DELPHI, Ind. — Delphi murder suspect Richard Allen was chained and shackled, clad in a Kevlar vest over a yellow prison jumpsuit, as two corrections officers led him into a packed Carroll County courtroom to listen to arguments about the public release of the evidence that led to his arrest for alleged killing Abby Williams and Libby German near the Monon High Bridge along Deer Creek more than five years ago.
Allen made contact with two women, who deputies said were relatives, seated in the second row of the gallery.
The defendant, his attorneys, Prosecutor Nicholas McLeland and dozens of family members and media were gathered to hear arguments regarding the sealed probable cause affidavit investigators depended on to arrest Allen for the murders of the two teenagers who were walking along a popular rural trail on a day off from school in the winter of 2017.
McLeland told Special Judge Fran Gull that release of the probable cause affidavit that led to Allen’s arrest would lead to media intimidation of witnesses and jeopardize the ongoing investigation because, “Richard Allen is not the only person involved.”
Defense Attorney Bradley Rozzi argued that the PC he’s read offers no proof that his client killed the girls or investigators had their eyes on any additional suspects and that no one has indicated that the glare of the media spotlight has threatened their lives since the discovery of the teenagers’ bodies on the property of Ron Logan, who owned farmland below the bridge.
Rozzi also said that since the early days of the investigation, Indiana State Police have held several news briefings encouraging the public to call the Delphi tip line with leads, and now that an arrest has been made, the prosecution is seeking to shield essential and knowable details from the community.
“We are not impressed,” said Co-Defense Counsel Andrew Baldwin after Prosecutor McLeland offered up a redacted probable cause with witness names blacked out for the judge’s consideration. “Transparency is important in government, and it may be weird for defense lawyers, I suppose, to be arguing that we want things unsealed, but that’s how confident we are in our client, that’s how confident we are at the evidence contained, at least what’s written in the probable cause affidavit, is nothing for us to worry about.”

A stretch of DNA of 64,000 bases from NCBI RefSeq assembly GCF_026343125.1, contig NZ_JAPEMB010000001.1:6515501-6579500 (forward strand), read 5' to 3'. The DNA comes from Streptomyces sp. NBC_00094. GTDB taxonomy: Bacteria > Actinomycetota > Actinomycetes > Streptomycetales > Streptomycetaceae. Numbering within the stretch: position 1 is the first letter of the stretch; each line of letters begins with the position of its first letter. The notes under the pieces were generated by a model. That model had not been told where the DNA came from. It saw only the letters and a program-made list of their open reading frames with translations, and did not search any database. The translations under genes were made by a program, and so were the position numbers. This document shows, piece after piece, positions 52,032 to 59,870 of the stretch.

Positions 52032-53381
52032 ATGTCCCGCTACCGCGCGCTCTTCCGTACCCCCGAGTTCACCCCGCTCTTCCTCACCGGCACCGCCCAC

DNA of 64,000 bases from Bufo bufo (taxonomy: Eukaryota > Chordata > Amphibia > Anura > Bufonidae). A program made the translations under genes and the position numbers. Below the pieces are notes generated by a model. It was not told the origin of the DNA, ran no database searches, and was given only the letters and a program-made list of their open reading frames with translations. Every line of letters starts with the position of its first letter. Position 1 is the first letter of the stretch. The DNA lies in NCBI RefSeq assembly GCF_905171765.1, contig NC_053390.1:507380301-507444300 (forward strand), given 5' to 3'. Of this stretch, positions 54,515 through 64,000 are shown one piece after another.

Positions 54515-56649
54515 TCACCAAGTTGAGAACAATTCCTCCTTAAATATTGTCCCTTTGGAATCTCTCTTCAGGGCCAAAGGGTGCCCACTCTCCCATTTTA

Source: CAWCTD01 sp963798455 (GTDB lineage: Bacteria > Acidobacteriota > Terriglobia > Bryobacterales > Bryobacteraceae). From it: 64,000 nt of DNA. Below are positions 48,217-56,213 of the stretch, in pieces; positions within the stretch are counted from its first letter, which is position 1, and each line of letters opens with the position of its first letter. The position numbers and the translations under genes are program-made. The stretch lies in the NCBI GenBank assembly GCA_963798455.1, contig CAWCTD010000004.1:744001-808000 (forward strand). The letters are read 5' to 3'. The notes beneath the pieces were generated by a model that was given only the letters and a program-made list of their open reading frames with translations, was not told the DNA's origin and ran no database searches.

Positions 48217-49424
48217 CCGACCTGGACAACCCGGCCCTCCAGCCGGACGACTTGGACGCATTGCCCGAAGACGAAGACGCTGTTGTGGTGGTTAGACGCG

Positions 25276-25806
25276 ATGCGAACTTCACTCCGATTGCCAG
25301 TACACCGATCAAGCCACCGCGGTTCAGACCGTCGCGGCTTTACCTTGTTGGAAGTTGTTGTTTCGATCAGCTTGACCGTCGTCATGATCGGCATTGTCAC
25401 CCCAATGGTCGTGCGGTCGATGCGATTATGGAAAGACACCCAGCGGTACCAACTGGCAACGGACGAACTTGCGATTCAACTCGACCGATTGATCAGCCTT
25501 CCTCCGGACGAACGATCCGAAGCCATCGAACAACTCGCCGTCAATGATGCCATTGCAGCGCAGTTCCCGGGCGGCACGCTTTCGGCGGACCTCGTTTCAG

Public Access Attorney Meg Christensen filed a brief on behalf of several Indiana media outlets arguing that the PC should be revealed in the interest of full disclosure, despite prosecution claims that release could jeopardize the ongoing investigation.
”The investigation is not ongoing with respect to Richard Allen, that’s one key point,” she said. “The public has contributed to that investigation, at least the public thinks it has, and he’s now been charged, and the public has the right to know what those charges are and the basis for those charges.”
Christensen said media coverage also assures that Allen’s constitutional right to face his accusers and know the evidence against him will be protected.
”I take umbrage at the idea that the media is only after sound bites,” she said. “The media is the surrogate to the public in its effort to insure the legitimacy of criminal trials. So if the media is just talking to witnesses and trying to figure out what’s going on, the media is just doing its job.
“This country has a really sordid history of conducting criminal trials behind closed doors with doubtful information, and Richard Allen deserves an open trial. Whether the allegations against him are true or not remains to be seen, but the public needs to understand those allegations. There’s been a public outcry to conclude the investigation and charge someone, and the public needs to understand that the charges were appropriate and not simply a hasty rush to an end.”
McLeland came to court prepared with a redacted version of the PC, presumably with names of juvenile witnesses omitted, and provided that to the judge to compare against the full affidavit that was presented at Allen’s non-public initial hearing October 28.
Judge Gull said she would take the redacted PC under advisement, along with the original motion that argued in favor of sealing the document plus letters from investigators and a relative of one of the victims and an online petition signed by more than 40,000 people calling for the charges to remain secret, and soon issue her ruling.
After the hearing, McLeland filed a motion seeking a gag order on virtually anyone connected to the case, citing inaccurate media reporting and, “media coverage in the news is likely to produce prejudice in the community making it impossible to have a fair and impartial jury to ensure all parties have a fair trial.”
For more than five years, family members, friends, townspeople and investigators have spoken freely with the media about this case.
Even though Judge Gull has set a February 17, 2023, hearing to consider Allen’s bail request, his attorneys argue that the secrecy of the state’s case makes it impossible for them to mount a defense of their client.
“You cannot conduct a suppressing issue in public without talking about the facts, tiptoeing around the facts is going to be impossible,” said Baldwin. “That’s really another terrific reason why these documents need to be unsealed.”